For example,

Buy 140 XYZ at a cost of £2,000.
Sell 40 XYZ and receive £1,600.

If nothing else happened, there would be a gain of

= £1600 - (40 / 140 * £2000)
= $1600 - £571.43
= £1,028.57

A few days later, 5 more XYZ are purchased for $175. These fall under the 30-day rule and so must be included as some of the crypto sold.

So now the gain is:

= (proceeds of 5 XYZ less cost of their acquisition under 30-day rule) + (proceeds of remaining 35 XYZ less their cost from the average pool)
= (5 / 40 * £1600) - £175 + (35 / 40 * £1600) - (35 / 40 * £2000)
= (£200 - £175) + (£1400 - £500)
= £25 + £900
= £925

Pooling with Bitcoin.Tax

Bitcoin.Tax has updated all tax years with these new UK rules. The old calculation methods, such as FIFO, LIFO, averaging, etc., are still in place but we recommend you update your calculation methods selections where appropriate.

To calculate using the Pooling method, go to the Calculate tab in Bitcoin.Tax and select the new "Pooling with same-day and 30-day rule" option. You can select each crypto asset individually or click the Set Method button and choose the option for all your crypto assets.

Changing the option will start a new calculation. Or, if you see "recalculate" next to the Pooling option, please click the Recalculate button.

Once this is updated you should not need to change it again.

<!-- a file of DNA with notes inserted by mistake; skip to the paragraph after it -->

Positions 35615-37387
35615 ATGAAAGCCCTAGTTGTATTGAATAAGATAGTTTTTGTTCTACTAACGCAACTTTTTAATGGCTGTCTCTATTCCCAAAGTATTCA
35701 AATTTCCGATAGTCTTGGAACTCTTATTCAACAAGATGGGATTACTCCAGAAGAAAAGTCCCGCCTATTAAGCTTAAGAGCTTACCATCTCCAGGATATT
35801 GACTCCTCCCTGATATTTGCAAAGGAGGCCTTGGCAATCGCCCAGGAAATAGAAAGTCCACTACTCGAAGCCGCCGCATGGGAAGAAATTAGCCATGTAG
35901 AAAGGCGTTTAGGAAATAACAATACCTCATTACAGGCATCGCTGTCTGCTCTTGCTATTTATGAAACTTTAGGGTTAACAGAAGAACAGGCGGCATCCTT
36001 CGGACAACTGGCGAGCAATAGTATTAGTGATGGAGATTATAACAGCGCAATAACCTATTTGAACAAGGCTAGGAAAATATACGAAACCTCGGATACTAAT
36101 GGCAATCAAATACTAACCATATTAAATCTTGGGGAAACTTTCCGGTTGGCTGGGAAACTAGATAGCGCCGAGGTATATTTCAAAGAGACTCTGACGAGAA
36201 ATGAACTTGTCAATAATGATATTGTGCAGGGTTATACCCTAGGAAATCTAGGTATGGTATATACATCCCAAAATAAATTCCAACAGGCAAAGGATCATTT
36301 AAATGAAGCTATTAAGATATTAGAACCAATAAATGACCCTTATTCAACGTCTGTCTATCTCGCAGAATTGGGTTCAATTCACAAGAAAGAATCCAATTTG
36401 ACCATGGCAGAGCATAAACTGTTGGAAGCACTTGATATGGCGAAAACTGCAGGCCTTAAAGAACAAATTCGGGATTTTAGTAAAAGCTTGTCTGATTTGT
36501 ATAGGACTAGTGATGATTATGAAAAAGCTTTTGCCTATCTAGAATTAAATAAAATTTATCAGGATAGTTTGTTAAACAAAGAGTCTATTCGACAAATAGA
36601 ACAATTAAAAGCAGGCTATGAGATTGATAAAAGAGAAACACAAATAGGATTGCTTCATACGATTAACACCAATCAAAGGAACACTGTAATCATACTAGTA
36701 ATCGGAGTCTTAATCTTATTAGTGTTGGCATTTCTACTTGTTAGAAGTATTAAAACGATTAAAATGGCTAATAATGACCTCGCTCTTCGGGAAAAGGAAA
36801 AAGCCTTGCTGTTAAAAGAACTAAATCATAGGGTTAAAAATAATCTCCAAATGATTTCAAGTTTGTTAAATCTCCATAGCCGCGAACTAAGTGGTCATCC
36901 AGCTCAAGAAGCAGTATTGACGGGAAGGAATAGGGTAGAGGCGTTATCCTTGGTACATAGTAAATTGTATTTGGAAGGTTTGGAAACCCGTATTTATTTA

Bitcoin.Tax will now calculate using average pooling.

The same-day rule means that any acquisitions made on the same day of a disposal will be pooled separately and used first.

If the same-day rule is not used, then the 30-day rule means that any acquisitions made in the 30 days following a disposal will be used instead of the average pool.

Please be aware that this means we could incorporate income and purchases of cryptocurrencies from the following tax year into your calculations. Therefore, it is important that you navigate to the following year and import any relevant trading and income data before calculating your capital gains - at least the first 30 days worth of data from the following year. You can then go back to the previous year and recalculate.

If there are 30-day acquisitions used from the following year, they will be carried forward and displayed in the Opening tab of that year so they are not reused.

When you are finished, you can see the total capital gains amount shown in the table at the top of the Calculate tab.

We display the capital gains amount and the estimated taxes on that amount.

Please note that we do not take away the standard deduction (£11,300 for 2017/2018) as we do not know what other gains you might have. If crypto is your only source of capital gains, and you are under this allowance, then you may not need to report this information. However, we strongly recommend you still go to the Reports tab and download the CSV of your data in case you need to show this is the future.

Bitcoin.Tax is the leading capital gains and income tax calculator for Bitcoin and cryptocurrencies. You can sign up for free at

BitcoinTaxes does not provide financial, tax planning or tax advice. Please speak to your own tax expert, CPA or tax attorney on how you should treat taxation of digital currencies.



Calculating capital gains and taxes for Bitcoin and other crypto-currencies